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Mol Psychiatry. 2013 May;18(5):576-81. doi: 10.1038/mp.2012.32. Epub 2012 Apr 24.

Exposure to violence during childhood is associated with telomere erosion from 5 to 10 years of age: a longitudinal study.

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  • 1Department of Psychology and Neuroscience, Duke University, Suite 201 Grey House, 2020 West Main Street, Box 104410, Durham, NC 27708, USA. idan.shalev@duke.edu

Abstract

There is increasing interest in discovering mechanisms that mediate the effects of childhood stress on late-life disease morbidity and mortality. Previous studies have suggested one potential mechanism linking stress to cellular aging, disease and mortality in humans: telomere erosion. We examined telomere erosion in relation to children's exposure to violence, a salient early-life stressor, which has known long-term consequences for well-being and is a major public-health and social-welfare problem. In the first prospective-longitudinal study with repeated telomere measurements in children while they experienced stress, we tested the hypothesis that childhood violence exposure would accelerate telomere erosion from age 5 to age 10 years. Violence was assessed as exposure to maternal domestic violence, frequent bullying victimization and physical maltreatment by an adult. Participants were 236 children (49% females; 42% with one or more violence exposures) recruited from the Environmental-Risk Longitudinal Twin Study, a nationally representative 1994-1995 birth cohort. Each child's mean relative telomere length was measured simultaneously in baseline and follow-up DNA samples, using the quantitative PCR method for T/S ratio (the ratio of telomere repeat copy numbers to single-copy gene numbers). Compared with their counterparts, the children who experienced two or more kinds of violence exposure showed significantly more telomere erosion between age-5 baseline and age-10 follow-up measurements, even after adjusting for sex, socioeconomic status and body mass index (B=-0.052, s.e.=0.021, P=0.015). This finding provides support for a mechanism linking cumulative childhood stress to telomere maintenance, observed already at a young age, with potential impact for life-long health.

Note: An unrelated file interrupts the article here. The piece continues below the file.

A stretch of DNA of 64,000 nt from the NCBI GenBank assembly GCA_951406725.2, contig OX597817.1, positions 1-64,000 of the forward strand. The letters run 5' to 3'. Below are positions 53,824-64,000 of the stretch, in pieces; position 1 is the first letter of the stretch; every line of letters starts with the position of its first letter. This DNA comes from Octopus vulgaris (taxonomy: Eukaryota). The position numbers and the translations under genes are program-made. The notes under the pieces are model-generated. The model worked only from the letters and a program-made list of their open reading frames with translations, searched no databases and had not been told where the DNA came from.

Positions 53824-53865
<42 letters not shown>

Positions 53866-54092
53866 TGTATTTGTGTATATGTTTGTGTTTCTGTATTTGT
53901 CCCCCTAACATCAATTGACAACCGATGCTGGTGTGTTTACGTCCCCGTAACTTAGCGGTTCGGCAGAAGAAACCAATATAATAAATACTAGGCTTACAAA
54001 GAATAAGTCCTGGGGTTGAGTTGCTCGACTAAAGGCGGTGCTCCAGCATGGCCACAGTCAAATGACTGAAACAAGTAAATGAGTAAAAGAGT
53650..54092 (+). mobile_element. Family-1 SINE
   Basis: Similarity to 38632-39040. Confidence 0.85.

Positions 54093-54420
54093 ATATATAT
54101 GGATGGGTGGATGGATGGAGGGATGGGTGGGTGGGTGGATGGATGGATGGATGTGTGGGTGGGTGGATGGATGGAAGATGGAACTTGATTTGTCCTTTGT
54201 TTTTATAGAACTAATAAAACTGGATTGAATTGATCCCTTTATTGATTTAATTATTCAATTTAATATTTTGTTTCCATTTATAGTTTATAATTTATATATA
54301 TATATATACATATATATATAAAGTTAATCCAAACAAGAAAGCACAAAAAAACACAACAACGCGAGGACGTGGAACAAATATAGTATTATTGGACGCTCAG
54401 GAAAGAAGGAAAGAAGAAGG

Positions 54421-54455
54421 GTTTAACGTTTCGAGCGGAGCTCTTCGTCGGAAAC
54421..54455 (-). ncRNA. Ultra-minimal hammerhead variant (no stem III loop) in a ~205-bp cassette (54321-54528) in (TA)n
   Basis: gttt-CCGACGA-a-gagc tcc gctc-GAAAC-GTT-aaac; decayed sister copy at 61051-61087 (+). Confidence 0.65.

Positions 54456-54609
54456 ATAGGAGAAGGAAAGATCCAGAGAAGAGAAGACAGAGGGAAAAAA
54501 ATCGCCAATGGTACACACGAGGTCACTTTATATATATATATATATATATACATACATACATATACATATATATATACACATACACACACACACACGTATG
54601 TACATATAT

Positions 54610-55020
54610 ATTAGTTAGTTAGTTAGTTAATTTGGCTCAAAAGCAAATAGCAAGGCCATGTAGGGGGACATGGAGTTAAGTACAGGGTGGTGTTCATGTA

PMID:
22525489
[PubMed - indexed for MEDLINE]
PMCID:
PMC3616159
Free PMC Article

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